We have been unable to extend these results to sets for . Very generally, part of the issue arises from the fact that the current constructions hinges on the existence of arbitrary large binary codes which can correct strictly more than a fraction of errors. To modify this construction (at least in a direct manner) to address the problem for, say, sets it appears one would need arbitrary large binary codes that can correct strictly more than a fraction of errors. However, one can show that such objects do not exist.

**— Is there an anti-Freiman theorem? —**

Let be a finite set of integers and denote the sumset of as . A trivial inequality is the following

In fact, it isn’t hard to show that equality only occurs on the left if is an arithmetic progression and only occurs on the right if is a set. A celebrated theorem of Freiman states that if then is approximately an arithmetic progression. More precisely, if is a finite set satisfying for some constant , then is contained in a generalized arithmetic progression of dimension and size where and depend only on and not on .

It is natural to ask about the opposite extreme: if , what can one say about the structure of as a function only of ? A first attempt might be to guess that if for some positive constant , then can be decomposed into a union of sets where and depend only on . This is easily shown to be false. For example, one can start with a of elements contained in the interval and take its union with the arithmetic progression . It is easy to see that regardless of . However, the interval cannot be decomposed as the union of sets with and independent of .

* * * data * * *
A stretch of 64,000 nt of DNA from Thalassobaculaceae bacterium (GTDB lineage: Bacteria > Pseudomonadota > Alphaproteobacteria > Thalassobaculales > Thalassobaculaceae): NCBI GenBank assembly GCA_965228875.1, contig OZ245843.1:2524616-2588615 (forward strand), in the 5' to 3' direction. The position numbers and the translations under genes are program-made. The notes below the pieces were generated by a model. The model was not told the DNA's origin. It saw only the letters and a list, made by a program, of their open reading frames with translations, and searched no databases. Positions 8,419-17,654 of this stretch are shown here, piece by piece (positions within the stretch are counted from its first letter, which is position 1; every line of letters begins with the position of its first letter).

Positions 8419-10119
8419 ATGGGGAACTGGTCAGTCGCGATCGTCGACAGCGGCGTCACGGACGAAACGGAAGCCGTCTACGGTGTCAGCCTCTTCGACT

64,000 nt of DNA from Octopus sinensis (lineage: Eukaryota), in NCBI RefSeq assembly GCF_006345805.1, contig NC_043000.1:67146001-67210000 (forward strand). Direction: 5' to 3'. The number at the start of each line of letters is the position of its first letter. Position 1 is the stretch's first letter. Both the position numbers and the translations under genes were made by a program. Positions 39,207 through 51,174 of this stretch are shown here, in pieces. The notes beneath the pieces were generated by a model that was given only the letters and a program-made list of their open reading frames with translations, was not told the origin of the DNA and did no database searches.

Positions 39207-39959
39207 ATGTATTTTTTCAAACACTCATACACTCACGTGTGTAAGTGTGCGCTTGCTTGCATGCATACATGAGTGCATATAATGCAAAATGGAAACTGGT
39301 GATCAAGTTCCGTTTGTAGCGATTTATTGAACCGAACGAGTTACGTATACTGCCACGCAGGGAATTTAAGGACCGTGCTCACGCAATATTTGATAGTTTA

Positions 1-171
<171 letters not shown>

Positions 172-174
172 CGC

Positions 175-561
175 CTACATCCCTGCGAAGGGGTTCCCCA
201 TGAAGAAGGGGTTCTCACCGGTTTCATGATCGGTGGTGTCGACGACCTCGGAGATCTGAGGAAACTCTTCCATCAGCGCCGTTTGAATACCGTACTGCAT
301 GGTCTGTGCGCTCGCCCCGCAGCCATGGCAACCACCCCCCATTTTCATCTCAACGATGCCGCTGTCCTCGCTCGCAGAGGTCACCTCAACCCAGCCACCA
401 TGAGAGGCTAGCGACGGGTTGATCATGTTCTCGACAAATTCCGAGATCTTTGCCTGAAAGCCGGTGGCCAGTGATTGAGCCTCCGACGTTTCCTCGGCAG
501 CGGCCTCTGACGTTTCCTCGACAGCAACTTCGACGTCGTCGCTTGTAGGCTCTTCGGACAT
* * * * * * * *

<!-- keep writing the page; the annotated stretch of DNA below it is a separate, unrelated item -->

There are two ways one might try to fix this problem: first, we might ask only that contains a set of size , where and depend only on . (This formulation was posed as an open problem by O’Bryant here). Second, we might ask that hold for all subsets for the same value of . Either of these changes would rule out the trivial counterexample given above. In this paper we show that even applying both of these modifications simultaneously is not enough to make the statement true. We provide a sequence of sets where holds for all of their subsets for the same value of , but if we try to locate a set, , of density in then must tend to infinity with the size of . As above, our initial construction of such a sequence of ‘s turned out to be sets. This leads us to the even weaker anti-Freiman conjecture:

*(Weak Anti-Freiman) Suppose that satisfies and for all subsets . Then contains either a set or a set of size , where and depend only on .*

We conclude by showing that even this weaker conjecture fails. The constructions are the same as those used in the results above. The two problems are connected by the elementary observation that if is a subset of a set then holds where only depends on the constant of the set .

**— A variant of the Erdös-Newman conjecture —**

In the early 1980′s Erdös and Newman independently made the following conjecture: For every there exists a that isn’t a finite union of sets for any . This conjecture was later confirmed by Erdös for certain values of using Ramsey theory, and finally resolved completely by Nešetřil and Rödl* *using Ramsey graphs. One further application of our technique is the following theorem which can be viewed as an analog of the Erdös-Newman problem with the roles of the union size and reversed.

**Theorem 1** For every there exists a union of sets that isn’t a finite union of sets for any .